Kidney failure: impact of the gut microbiota
Gut dysbioses are thought to aggravate kidney failure through the production of toxins that accumulate in the blood. A specific probiotic appears to partially counteract these effects.
About this article
The progression from chronic kidney disease (CKD) to end-stage kidney disease (ESKD) and its complications appears to be linked to the accumulation of toxins in the blood, many of which are thought to originate in the gut microbiota. However, the microbial origins of these metabolites–which include uremic toxins–and the mechanisms underlying them remain unclear. A large international study (223 ESKD patients and 69 control subjects) was carried out to characterize the relationship between microbial composition, uremic toxins and ESKD symptoms.
Fecal and serum metabolites mirror clinical status
Serum and fecal metabolites of the ESKD patients differed from those of the control subjects and were highly correlated with each other. The feces of the ESKD patients contained more secondary bile acids (SBAs)–precursors to uremic toxins–and fewer short chain fatty acids. Serum metabolites in the patient group were characterized by an increased level of nine uremic toxins and bile acid imbalance, with these characteristics closely related to patients’ clinical status. Therefore, intestinal metabolic alterations in ESKD patients are thought to contribute significantly to the accumulation of uremic toxins in the serum. This hypothesis was validated in a study on an independent second cohort (12 ESKD patients and 12 control subjects).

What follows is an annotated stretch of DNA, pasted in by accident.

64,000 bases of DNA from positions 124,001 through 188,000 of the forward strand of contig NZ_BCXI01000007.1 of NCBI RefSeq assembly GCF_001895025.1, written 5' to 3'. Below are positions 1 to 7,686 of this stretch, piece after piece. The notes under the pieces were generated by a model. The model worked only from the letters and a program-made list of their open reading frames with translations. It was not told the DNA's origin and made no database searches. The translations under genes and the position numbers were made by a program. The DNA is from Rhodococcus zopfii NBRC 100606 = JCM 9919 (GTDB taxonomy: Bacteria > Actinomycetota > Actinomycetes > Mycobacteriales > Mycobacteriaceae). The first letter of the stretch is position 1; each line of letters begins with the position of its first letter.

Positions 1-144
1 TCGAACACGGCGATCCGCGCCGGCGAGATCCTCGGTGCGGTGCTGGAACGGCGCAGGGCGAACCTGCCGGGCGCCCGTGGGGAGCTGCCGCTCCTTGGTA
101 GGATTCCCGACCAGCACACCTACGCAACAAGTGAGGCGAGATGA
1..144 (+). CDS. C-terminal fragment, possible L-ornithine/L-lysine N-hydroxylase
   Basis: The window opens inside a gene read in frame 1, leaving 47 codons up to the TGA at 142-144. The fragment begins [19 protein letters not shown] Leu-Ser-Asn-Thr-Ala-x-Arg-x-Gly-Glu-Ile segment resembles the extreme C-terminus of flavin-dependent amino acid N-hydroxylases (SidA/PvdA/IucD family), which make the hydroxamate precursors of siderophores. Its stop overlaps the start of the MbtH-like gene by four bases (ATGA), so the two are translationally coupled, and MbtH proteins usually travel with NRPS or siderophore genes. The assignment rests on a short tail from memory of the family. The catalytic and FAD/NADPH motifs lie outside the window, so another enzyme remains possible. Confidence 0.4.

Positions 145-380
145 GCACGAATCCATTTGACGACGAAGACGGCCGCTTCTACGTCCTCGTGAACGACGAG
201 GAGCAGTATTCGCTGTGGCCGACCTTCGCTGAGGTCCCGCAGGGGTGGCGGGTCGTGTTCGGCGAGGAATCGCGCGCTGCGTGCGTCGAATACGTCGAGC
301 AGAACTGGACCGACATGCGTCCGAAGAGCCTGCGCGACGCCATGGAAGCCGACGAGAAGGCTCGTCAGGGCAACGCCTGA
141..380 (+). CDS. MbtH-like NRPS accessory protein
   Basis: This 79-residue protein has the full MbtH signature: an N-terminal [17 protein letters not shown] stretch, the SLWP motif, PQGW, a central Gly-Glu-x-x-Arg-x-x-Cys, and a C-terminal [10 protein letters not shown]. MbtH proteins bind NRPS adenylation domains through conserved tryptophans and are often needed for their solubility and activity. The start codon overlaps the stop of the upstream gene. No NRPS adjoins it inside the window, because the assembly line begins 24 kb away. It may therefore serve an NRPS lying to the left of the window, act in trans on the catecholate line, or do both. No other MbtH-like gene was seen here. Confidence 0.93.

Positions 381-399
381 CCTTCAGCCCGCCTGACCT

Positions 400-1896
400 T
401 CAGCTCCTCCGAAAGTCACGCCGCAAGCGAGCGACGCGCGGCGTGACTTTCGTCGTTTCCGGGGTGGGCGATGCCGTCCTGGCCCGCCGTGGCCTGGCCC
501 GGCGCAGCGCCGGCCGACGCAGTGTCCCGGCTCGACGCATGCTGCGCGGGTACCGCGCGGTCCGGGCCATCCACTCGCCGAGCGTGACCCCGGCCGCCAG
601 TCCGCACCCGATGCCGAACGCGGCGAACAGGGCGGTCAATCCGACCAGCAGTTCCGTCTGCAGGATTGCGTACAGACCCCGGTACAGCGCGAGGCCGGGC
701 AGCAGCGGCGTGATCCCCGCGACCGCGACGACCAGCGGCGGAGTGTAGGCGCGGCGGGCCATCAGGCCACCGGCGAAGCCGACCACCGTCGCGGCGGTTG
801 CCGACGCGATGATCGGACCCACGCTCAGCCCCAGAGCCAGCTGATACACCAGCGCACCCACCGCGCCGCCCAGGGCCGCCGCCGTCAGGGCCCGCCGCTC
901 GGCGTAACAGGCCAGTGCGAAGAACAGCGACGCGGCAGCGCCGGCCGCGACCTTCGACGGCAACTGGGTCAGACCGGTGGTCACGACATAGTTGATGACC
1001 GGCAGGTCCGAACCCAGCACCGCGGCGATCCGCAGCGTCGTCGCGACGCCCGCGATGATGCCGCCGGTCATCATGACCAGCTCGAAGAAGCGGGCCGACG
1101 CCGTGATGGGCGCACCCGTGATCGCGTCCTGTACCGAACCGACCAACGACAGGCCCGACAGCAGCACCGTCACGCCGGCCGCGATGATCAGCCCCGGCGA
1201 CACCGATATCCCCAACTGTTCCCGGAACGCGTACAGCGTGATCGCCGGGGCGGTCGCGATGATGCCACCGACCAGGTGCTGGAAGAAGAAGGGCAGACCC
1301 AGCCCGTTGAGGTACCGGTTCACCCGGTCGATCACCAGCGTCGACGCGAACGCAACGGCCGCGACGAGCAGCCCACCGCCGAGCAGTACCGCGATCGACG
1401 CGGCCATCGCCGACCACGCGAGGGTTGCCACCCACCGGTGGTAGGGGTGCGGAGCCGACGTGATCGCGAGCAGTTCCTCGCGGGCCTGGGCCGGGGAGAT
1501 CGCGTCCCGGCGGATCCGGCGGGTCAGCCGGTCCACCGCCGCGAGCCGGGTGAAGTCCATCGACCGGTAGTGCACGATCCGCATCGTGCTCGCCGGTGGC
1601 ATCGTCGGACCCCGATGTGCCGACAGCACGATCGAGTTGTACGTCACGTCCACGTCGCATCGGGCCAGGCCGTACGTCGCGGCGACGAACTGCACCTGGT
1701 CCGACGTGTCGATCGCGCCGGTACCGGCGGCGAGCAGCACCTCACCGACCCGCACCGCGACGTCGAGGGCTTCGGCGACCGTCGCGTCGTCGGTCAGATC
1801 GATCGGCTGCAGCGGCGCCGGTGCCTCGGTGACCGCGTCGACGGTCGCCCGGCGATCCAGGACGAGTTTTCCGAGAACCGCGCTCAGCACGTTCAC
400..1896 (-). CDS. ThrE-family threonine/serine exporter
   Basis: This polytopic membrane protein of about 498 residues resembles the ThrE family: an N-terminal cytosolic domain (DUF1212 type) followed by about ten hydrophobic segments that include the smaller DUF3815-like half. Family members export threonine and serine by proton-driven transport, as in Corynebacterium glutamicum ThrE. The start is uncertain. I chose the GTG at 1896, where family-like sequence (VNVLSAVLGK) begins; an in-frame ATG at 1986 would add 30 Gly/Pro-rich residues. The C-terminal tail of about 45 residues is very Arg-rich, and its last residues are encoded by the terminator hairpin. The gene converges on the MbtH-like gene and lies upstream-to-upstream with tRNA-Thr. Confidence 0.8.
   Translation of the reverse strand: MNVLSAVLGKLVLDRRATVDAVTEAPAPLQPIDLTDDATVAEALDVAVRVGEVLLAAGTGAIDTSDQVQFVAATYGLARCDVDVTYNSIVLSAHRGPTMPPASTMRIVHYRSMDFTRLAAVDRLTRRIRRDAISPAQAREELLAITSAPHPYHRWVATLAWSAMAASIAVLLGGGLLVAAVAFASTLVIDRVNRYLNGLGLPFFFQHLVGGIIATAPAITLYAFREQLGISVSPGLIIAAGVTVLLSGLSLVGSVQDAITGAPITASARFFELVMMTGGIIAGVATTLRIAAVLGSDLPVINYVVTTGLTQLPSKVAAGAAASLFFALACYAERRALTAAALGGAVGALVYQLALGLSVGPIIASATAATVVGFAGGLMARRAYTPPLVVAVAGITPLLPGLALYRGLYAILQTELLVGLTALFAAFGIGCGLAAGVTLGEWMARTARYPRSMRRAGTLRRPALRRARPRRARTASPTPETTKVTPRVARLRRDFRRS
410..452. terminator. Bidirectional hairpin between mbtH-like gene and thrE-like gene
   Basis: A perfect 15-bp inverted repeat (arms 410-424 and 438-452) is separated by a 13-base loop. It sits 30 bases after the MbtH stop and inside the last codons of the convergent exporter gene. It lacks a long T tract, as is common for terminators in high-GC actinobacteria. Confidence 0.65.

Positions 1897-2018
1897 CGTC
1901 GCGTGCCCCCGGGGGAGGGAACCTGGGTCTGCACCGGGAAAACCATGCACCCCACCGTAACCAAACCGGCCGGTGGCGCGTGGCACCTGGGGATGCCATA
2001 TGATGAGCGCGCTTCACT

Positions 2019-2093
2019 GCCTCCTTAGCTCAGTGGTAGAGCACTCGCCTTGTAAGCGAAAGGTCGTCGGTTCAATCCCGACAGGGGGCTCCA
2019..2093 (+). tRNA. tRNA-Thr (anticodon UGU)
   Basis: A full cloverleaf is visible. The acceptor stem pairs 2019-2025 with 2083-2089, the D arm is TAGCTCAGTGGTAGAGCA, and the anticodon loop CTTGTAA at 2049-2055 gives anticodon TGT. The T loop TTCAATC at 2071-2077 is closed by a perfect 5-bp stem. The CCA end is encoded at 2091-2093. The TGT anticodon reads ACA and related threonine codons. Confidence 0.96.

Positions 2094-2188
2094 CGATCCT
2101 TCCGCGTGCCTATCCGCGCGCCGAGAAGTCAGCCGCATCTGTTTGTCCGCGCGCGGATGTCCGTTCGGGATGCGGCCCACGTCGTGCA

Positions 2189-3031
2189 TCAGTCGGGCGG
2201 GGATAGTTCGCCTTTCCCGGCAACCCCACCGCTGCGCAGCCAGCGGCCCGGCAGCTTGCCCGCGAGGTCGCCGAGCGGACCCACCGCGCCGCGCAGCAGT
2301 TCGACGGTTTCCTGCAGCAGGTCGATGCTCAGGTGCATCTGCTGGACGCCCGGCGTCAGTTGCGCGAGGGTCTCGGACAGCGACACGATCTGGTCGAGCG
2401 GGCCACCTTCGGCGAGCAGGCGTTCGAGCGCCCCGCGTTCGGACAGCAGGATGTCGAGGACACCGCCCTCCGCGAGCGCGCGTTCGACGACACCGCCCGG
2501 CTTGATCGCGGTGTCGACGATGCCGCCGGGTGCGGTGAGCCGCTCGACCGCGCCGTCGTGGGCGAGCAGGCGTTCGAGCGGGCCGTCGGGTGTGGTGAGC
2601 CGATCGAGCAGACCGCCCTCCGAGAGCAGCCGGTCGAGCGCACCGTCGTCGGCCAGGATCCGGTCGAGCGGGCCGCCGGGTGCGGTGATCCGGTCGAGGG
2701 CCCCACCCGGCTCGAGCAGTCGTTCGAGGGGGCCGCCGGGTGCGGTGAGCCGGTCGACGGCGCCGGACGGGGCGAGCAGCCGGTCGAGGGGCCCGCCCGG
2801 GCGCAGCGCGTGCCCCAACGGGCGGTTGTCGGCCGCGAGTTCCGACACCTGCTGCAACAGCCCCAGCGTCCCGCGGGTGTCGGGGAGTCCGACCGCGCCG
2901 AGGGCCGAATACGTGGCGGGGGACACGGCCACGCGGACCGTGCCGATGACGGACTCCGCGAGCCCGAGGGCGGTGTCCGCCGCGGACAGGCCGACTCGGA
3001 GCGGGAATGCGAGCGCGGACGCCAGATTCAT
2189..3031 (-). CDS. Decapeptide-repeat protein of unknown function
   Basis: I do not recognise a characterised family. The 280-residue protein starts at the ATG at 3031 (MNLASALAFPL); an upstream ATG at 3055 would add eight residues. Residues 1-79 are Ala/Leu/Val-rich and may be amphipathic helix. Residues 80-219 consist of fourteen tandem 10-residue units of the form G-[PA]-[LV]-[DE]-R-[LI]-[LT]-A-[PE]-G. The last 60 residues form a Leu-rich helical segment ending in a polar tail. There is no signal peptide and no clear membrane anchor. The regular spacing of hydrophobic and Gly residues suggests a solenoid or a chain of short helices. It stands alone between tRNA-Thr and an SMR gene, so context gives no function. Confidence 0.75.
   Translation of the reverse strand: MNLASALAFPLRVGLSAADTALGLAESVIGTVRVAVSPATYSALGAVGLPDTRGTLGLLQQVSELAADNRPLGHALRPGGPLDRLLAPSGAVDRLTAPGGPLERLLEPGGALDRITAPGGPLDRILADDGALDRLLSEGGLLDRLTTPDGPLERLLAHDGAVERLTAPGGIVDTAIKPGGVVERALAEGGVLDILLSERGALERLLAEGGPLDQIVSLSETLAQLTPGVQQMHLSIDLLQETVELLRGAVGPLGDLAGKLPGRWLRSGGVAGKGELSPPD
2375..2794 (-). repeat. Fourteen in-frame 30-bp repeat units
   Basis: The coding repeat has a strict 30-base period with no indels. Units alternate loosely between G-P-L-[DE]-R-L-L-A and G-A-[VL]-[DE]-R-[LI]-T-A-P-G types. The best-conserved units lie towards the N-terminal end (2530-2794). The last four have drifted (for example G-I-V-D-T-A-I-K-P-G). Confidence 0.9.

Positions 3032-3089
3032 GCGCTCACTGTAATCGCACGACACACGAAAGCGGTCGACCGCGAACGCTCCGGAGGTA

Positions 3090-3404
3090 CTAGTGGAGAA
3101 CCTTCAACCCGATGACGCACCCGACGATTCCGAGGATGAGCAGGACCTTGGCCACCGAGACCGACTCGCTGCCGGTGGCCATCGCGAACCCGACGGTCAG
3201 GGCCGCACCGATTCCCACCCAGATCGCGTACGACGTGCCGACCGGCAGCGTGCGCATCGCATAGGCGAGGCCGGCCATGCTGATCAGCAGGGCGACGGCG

A shotgun metagenomic analysis identified an intestinal dysbiosis in the ESKD patients, with an increase in certain bacterial species. These bacteria included genes that code for the synthesis of uremic toxins and the biosynthesis of SBAs. Indeed, microbial composition was correlated not only to clinical variables in the patients, but also to the production of uremic toxins and SBAs. The authors believe that the intestinal microbiota speeds up the production of toxins, thereby contributing to the aggravation of the disease.
Involvement of the microbiota confirmed in rodents
When the feces of ESKD patients were transplanted into germ-free mice, the mice displayed an increase in serum levels of uremic toxins, an aggravation of renal fibrosis and oxidative stress. Intestinal dysbioses are therefore partly responsible for kidney disease via the production of uremic toxins. Two species that produce precursors to these toxins, Eggerthella lenta and Fusobacterium nucleatum, seem to be responsible. Lastly, the administration of a probiotic (a strain of Bifidobacterium animalis) reduced both toxin levels and the severity of the disease in rats. In sum, intestinal dysbioses in CKD patients generate harmful metabolites that aggravate the disease. This suggests that targeting the gut microbiota could reduce uremic toxicity in these patients.